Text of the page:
Maraganore and colleagues conducted the first GWAS for PD. It had limited sample sizes (few hundred patients) and patient-control series were sometimes mismatched, but they remain in the genetic history of PD and suggested the low heritability of PD generating a large amount of genetic data into public domain to be further examined and completed by other researchers [139]. Over the last two decades, human GWAS have begun to reveal the genetic risk factors for countless common disorders with complex genetic etiologies including most of the major causes of morbidity and mortality in the developed world [140].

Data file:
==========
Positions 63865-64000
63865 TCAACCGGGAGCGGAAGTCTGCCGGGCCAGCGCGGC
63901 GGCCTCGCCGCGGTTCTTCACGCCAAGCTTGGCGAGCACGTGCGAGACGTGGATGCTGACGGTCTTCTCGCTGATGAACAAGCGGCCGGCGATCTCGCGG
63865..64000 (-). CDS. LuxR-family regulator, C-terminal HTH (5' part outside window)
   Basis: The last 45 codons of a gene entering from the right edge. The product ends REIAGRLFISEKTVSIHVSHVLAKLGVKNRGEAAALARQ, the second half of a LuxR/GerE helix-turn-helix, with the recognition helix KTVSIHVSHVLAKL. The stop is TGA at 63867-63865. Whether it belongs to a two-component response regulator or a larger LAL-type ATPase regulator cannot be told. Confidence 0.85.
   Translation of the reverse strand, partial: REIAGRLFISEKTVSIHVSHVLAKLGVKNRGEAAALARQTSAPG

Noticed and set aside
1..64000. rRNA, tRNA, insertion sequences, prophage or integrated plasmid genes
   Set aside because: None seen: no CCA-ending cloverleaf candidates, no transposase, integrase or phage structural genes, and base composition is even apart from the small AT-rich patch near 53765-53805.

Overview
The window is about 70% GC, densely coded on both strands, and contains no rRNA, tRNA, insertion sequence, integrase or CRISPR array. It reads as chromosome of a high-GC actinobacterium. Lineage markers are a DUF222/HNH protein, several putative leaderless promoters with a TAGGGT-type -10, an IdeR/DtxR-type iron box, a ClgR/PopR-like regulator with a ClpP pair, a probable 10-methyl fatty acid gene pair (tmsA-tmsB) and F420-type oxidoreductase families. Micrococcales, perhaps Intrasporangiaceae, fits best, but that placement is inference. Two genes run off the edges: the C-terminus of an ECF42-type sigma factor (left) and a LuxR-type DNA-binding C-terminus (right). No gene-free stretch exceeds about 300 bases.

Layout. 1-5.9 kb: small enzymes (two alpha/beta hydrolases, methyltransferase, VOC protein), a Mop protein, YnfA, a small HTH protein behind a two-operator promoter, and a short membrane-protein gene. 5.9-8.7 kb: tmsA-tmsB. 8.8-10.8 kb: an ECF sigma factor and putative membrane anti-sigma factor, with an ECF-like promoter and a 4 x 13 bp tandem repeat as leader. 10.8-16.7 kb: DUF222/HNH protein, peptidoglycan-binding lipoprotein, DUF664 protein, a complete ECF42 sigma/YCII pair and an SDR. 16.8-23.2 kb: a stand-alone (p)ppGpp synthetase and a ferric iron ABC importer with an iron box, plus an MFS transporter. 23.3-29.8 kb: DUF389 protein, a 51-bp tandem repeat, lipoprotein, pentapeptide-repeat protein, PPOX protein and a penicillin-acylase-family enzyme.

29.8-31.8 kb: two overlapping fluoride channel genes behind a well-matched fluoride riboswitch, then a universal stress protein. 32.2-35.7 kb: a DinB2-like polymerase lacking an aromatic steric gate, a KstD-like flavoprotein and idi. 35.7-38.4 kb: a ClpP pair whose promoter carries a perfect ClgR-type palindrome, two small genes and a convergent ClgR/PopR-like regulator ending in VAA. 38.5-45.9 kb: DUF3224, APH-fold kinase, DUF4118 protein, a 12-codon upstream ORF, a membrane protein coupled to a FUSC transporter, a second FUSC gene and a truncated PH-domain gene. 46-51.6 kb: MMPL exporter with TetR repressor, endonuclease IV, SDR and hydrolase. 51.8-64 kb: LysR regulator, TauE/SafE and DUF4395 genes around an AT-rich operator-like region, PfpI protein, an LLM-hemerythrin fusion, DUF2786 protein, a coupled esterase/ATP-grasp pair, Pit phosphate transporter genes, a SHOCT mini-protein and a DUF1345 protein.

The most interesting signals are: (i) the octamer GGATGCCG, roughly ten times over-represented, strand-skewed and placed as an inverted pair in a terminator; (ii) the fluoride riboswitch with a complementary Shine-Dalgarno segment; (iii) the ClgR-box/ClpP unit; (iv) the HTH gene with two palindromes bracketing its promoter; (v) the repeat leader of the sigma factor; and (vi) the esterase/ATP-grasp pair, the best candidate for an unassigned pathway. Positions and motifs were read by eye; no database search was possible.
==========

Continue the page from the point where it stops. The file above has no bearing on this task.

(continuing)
Involvement of multiple genes and pathways complicate the identifying and developing effective therapeutic strategies in different geographical and ethnically divergent populations. Here lies the necessity and importance of GWAS relating to complex neurological disorders such as PD and cancers. Mutations in five genes have been identified to contribute to Mendelian forms of PD risk in fewer than 5% of those with PD which suggest that additional genes too contribute to disease risk [141]. In 2009, two GWAS papers provided unequivocal evidence for an association of the MAPT locus and SNCA variations with sporadic PD. Additionally, both papers implicated variants close to LRRK2 and at two new loci on chromosome 1 (1q32) and chromosome 4, close to the bone marrow stromal cell antigen 1 (BST1) gene [142]. Shortly after these findings, Pankratz et al. conducted the first GWAS in familial PD, confirming the previous discoveries and providing preliminary evidence for an association of a new locus containing the genes cyclin G association kinase (GAK) and diacylglycerol kinase theta (DGKQ) with PD [142, 143]. A meta-analysis on more than seven million polymorphisms originating either from GWAS datasets and/or from smaller scale PD association studies was performed, where 10 loci showed genome-wide significant association with PD risk (BST1, CCDCC2/HIP1R, DGKQ/GAK, GBA, LRRK2, MAPT, MCCC1/LAMP3, SNCA, STK39, and SYT11/RAB25) and novel evidence for genome-wide significant association with polymorphism in STGA8 was found [144]. To date, the largest GWAS was performed in 2014 carrying out a meta-analysis in all existing European-ancestry PD GWAS data with 13,708 PD cases, 95,282 controls and a replication study using genotyping array called ‘Neuro X’ in an independent data set identified 26 independent SNPs which showed genome-wide risk for PD [145].The first papers about the potential impact of risk loci on age at onset (AAO) in PD were published in 2015. The results using polygenic score analysis showed that patients with an early AAO had a significantly higher polygenic score when compared to those with late AAO [146]. GWAS showed a genetic association with PD in the HLA region (chromosome 6p21.3), which was designated PARK18 and the common variant associated with late onset sporadic PD was rs3129882 in intron 1 of HLA-DRA [147] GWAS sporadic PD was performed and sterol regulatory element binding transcription factor 1 (SREBF1) was identified as risk factor for PD [148]. Later, an unbiased approach on genome-wide RNAi screen was performed in Drosophila cells and validated in Hela cells to identify genes regulating the PINK1/parkin pathway, which act in a common genetic pathway in mediating the autophagic degradation of mitochondria (mitophagy) and found 20 genes that have a conserved function in promoting translocation and degradation of depolarized mitochondria. But most notable genes involved were (SREBF1) Fbox and WD40 domain protein 7 (FBXW7), and other components of the sterol regulatory element binding protein (SREBP) lipogenesis pathway indicating a role of lipids in mitochondrial homeostasis, which further showed that this pathway regulate mitophagy and also share a common mechanistic link between autosomal-recessive and sporadic PD [149].